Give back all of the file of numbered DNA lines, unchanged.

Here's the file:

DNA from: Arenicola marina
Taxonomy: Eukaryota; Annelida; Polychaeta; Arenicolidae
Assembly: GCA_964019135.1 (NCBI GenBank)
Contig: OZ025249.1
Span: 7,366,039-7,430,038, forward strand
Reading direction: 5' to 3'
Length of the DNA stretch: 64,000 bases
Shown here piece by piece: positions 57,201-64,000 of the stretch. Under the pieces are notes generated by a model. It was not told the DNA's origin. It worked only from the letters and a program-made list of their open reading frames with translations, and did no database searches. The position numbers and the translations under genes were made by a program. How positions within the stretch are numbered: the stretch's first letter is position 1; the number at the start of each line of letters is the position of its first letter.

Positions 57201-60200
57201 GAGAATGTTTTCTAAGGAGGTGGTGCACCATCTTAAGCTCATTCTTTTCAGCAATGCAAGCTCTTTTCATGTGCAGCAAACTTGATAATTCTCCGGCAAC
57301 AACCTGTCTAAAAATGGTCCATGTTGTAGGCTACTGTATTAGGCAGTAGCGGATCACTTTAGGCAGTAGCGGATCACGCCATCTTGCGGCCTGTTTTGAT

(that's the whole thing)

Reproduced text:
DNA from: Arenicola marina
Taxonomy: Eukaryota; Annelida; Polychaeta; Arenicolidae
Assembly: GCA_964019135.1 (NCBI GenBank)
Contig: OZ025249.1
Span: 7,366,039-7,430,038, forward strand
Reading direction: 5' to 3'
Length of the DNA stretch: 64,000 bases
Shown here piece by piece: positions 57,201-64,000 of the stretch. Under the pieces are notes generated by a model. It was not told the DNA's origin. It worked only from the letters and a program-made list of their open reading frames with translations, and did no database searches. The position numbers and the translations under genes were made by a program. How positions within the stretch are numbered: the stretch's first letter is position 1; the number at the start of each line of letters is the position of its first letter.

Positions 57201-60200
57201 GAGAATGTTTTCTAAGGAGGTGGTGCACCATCTTAAGCTCATTCTTTTCAGCAATGCAAGCTCTTTTCATGTGCAGCAAACTTGATAATTCTCCGGCAAC
57301 AACCTGTCTAAAAATGGTCCATGTTGTAGGCTACTGTATTAGGCAGTAGCGGATCACTTTAGGCAGTAGCGGATCACGCCATCTTGCGGCCTGTTTTGAT